Pamela D. Beverly

Author of Contemporary Romance & Children’s Books

As I go about my daily activities, I have to shake my head when I think about the many instances of hatred/inconsideration/nastiness that I witness or experience on a given day. The co-worker who doesn’t speak to you when they see you in the morning but doesn’t hesitate to ask for your assistance (like you’re the expert) when the copier is jammed.

The other day I ran into the nearby grocery store to find something inexpensive to purchase so that I could write a twenty-dollar check. Yes, check. I needed the money to pay my barber and I refuse to pay the foreign ATM fees that my bank charges if I don’t utilize their machines. Besides that, my barber doesn’t take credit cards.

I realized there was no gum or candy display at the checkout counter where I stood. When I turned to leave, I damn-near broke my neck on the person’s grocery basket, which she had placed on the floor directly behind me.

I did a Dick van Dyke before I fell over the basket (for those of you too young to have ever seen the introduction to the 60s Dick van Dyke TV show, check out one of the retro TV networks sometime). Let’s just say that I caught myself as I took a flying leap but before I hit the floor.

The woman made some Urkel-type (Family Matters, now I know that you’ve heard of that show!) remark, like, “Did I cause that?” instead of saying what she should’ve been saying, which was, “I’m sorry. Are you all right?”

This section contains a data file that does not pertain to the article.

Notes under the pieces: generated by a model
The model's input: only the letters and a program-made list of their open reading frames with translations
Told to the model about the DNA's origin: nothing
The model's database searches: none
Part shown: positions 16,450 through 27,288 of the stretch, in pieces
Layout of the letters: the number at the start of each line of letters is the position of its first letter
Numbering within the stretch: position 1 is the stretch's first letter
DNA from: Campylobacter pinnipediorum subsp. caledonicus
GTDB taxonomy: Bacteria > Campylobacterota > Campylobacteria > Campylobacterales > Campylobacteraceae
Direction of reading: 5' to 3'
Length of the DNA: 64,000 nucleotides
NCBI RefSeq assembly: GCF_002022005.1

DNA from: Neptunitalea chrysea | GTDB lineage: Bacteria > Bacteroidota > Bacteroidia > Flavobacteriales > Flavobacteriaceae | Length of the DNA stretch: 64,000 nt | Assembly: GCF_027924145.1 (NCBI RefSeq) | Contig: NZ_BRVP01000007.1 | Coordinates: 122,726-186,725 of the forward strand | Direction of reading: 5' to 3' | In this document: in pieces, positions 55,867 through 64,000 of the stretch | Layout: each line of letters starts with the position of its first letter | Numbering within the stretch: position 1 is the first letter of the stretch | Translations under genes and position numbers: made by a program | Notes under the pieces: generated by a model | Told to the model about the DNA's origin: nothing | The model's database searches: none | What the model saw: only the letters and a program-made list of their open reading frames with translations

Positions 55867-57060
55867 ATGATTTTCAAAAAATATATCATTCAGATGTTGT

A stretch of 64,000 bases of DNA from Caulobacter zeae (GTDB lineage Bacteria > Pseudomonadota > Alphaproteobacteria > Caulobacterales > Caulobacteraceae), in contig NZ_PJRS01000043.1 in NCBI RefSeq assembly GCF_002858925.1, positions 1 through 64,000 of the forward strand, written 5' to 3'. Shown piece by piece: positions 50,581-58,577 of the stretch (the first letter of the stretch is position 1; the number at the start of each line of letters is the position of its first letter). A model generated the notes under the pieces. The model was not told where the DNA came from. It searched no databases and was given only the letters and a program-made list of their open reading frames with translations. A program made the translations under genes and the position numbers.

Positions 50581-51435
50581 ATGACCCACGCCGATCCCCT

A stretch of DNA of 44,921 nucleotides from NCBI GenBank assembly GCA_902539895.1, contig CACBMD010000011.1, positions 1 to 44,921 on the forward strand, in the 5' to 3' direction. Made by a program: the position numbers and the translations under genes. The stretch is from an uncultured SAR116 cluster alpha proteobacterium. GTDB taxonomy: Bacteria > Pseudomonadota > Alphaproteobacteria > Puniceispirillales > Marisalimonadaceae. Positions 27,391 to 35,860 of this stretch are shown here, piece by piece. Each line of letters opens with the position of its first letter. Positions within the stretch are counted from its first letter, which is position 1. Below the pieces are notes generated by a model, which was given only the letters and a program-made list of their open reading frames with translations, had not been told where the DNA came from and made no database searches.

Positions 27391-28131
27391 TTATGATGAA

Actually, she should’ve had sense enough not to place her basket behind the person standing in front of her. We were the only two there in line so it wasn’t like we needed to be jammed together out of necessity. I say all that to say, respect a person’s personal space, people!

Ah, I feel better now. But when things like that happen to me or I see it happen to others, it makes me wonder: When did we forget how to love our fellow man?

I used to have a neighbor who used to say her goodbyes (loudly) to her friends around two-thirty in the morning, only a few yards from my bedroom window. Couldn’t that have been done while they were still in the house?

We all know someone who snatched a parking space from another driver waiting patiently; walked up to a group and interrupted them without saying excuse me or allowed the elevator door to shut in the face of someone that was about to board it. Why? Would it hurt that much to hold the door for that person, clean up behind yourself when you’re in a public space or stop and give that misdirected traveler directions?

When did that get to be an exception, rather than the rule? Young men, don’t try to step through the door that a mature woman just opened for herself. Not cool. Can we go back in time, just a little bit? No, I’m not asking you folks to give up your tablets, I-Phones or other technological gadgets. Just go back to what your mama taught you when you were growing up. Along with looking both ways before you cross the street; saying please, excuse me and thank you–showing your fellow man some kindness and consideration this Valentine’s Day.

And every day.

%d bloggers like this: